The racial/ethnic academic success gap in the United States is a well-documented socioeconomic inequity. National evaluations in science, mathematics, and reading demonstrate that White kids outperform all other racial/ethnic groups, with Black and Hispanic pupils doing the best [2, 3]. There are several explanations for these disparities. One factor may be the impact of race/ethnicity on access to resources such as educationally relevant family income, parental education, and involvement in school activities. Ethnicity also appears to play a role in determining who receives discipline problems at school. Research has shown that Blacks and Hispanics are disproportionately represented among students receiving out-of-school suspensions and expulsions. Another factor may be discrimination based on race/ethnicity when applying for scholarships or getting hired by businesses. Even after accounting for access to resources and disciplinary action, there remains a significant achievement gap between Whites and minorities. This article will discuss this issue in more detail.
Here we will focus on how ethnicity affects class through the lens of race. The term "race" is used in two different ways in social science research: as a biological category (i.e., human populations can be divided into black, white, Asian, Native American), and as an analytical concept (i.e., researchers use racial categories to study how inequalities exist within societies). It is important to understand that these concepts are not equivalent; rather, they overlap with one another to some degree.
Findings show that (1) earnings disparities between African Americans persist after controlling for socioeconomic status, gender, and other control variables; (2) racial differences increase with rising social class status; (3) segregation increases the disparity between African Americans and white males; and (4) segregation increases the disparity between African Americans and white males among African Americans. These findings indicate that race affects social class.
For non-native students, the values of the variables utilized (measured at the school/cohort level) are more distributed than for native students. Students from ethnic minorities had a somewhat weaker relationship with instructors, slightly lower self-esteem, a slightly greater degree of school well-being, and less social integration. These differences were generally consistent across time.
Ethnicity also influenced who went to college. For example, Asian Americans were the least likely of any major group to attend college. This was true even after we controlled for ability levels. Black and Hispanic Americans were more likely to go to college than Asians.
Finally, ethnicity affected who got hired after graduation. For example, white graduates were most likely to be offered employment, while black and hispanic graduates were less likely to find work.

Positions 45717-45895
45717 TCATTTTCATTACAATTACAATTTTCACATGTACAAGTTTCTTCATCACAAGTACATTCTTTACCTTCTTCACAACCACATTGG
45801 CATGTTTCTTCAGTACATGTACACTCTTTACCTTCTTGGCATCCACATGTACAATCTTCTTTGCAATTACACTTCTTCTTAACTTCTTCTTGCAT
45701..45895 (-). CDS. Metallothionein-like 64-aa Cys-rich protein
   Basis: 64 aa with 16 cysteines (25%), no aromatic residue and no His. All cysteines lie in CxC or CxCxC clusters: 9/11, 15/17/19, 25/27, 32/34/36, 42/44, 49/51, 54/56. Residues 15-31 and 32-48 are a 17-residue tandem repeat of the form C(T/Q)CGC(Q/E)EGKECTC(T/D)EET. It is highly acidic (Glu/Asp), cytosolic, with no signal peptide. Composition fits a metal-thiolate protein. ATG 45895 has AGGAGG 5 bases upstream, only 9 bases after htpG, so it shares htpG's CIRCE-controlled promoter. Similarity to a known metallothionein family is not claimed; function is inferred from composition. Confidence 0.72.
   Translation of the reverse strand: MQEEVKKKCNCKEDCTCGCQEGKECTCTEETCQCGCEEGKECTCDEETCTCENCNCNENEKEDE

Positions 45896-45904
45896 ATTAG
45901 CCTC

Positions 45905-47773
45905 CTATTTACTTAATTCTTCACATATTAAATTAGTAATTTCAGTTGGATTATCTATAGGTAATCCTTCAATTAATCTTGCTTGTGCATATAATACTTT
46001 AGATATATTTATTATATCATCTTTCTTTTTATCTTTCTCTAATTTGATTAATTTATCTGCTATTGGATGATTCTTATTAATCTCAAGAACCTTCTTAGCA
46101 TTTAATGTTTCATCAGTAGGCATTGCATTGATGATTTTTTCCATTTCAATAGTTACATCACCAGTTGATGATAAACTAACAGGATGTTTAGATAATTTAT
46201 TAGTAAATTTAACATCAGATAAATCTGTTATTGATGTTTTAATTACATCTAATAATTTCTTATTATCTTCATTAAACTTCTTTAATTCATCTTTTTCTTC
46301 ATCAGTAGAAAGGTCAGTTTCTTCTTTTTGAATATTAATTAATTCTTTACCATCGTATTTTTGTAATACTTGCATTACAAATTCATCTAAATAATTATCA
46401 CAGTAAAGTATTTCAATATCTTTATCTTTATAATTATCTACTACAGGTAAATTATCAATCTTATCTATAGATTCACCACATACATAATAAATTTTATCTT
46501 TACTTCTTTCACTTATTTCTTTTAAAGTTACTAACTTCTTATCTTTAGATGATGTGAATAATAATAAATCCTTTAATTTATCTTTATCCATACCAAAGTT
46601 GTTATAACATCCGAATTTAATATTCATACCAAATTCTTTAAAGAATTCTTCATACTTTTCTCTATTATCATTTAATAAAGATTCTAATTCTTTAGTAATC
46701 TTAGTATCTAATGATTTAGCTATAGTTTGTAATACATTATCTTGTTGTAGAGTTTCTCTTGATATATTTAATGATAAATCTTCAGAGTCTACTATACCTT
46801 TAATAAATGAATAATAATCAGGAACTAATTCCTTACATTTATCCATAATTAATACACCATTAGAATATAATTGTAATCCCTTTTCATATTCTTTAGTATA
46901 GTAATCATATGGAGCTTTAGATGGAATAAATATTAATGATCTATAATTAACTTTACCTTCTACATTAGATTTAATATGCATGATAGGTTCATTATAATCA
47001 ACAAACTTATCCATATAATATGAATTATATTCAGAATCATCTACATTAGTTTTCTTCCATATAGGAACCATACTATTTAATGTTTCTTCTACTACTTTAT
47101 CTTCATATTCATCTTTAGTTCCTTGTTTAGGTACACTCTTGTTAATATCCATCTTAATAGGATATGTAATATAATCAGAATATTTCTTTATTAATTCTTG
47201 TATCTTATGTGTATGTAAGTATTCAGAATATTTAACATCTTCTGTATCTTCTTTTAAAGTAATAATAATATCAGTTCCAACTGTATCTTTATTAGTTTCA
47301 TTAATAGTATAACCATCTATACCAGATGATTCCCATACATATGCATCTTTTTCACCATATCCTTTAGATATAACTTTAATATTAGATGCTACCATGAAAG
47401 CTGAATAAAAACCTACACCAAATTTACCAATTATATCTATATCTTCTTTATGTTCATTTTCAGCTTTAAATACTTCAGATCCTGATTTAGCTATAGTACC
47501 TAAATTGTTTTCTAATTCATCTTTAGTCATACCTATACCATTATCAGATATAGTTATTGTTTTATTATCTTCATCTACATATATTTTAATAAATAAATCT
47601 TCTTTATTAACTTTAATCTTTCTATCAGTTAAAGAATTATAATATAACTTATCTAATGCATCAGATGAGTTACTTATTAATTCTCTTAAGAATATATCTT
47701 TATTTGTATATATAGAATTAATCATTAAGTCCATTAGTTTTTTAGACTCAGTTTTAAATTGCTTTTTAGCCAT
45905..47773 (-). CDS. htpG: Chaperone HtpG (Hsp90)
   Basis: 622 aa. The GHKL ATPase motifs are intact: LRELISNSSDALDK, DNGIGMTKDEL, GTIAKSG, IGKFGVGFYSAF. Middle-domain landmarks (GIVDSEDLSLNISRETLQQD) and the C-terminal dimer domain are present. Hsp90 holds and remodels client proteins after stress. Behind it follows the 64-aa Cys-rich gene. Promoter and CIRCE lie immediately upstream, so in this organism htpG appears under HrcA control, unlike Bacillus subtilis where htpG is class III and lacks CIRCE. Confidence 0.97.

These findings indicate that there is discrimination against non-white students in education, which leads them to receive poorer educations and earn less money later in life.
Sources: Wan, Jennifer L., et al. Research Report 100. Washington, D.C.: American Institutes for Research, March 21, 2015.
|2019 U.S. Census Bureau Estimates|
|Hispanic and Latino (of any race)||18.5%|
|Black or African American||13.4%|
When a student's application is reviewed by a college's admissions office, test scores are considered. Even while California schools avoid utilizing a student's ethnicity as a main deciding factor for admission, state institutions nonetheless examine a student's ethnic background. For example, UC Davis admits students of any race, but notes on its website that it considers applicants' races when determining which groups to admit. Similarly, Stanford University says it considers an applicant's racial and ethnic identity in order to provide "diversity" on its campus.
Colleges also may ask questions about your ethnicity during the application process. This may include requests for information about your family history, or details about yourself and your upbringing. If you don't want to answer these questions, then don't submit a complete application. Simply send a note with your reasons for not wanting to answer these questions to the school's admissions officer.
Additionally, some colleges will contact you if they have more questions after reviewing your application. For example, if a student isn't sure what category they fit into on their college applications, then they should contact the institution directly to make sure they're being considered for all available spots. Some colleges share only certain information between themselves, so this call might only include a part of their overall review process.
Finally, some colleges may use your ethnicity as a factor in determining who gets admitted.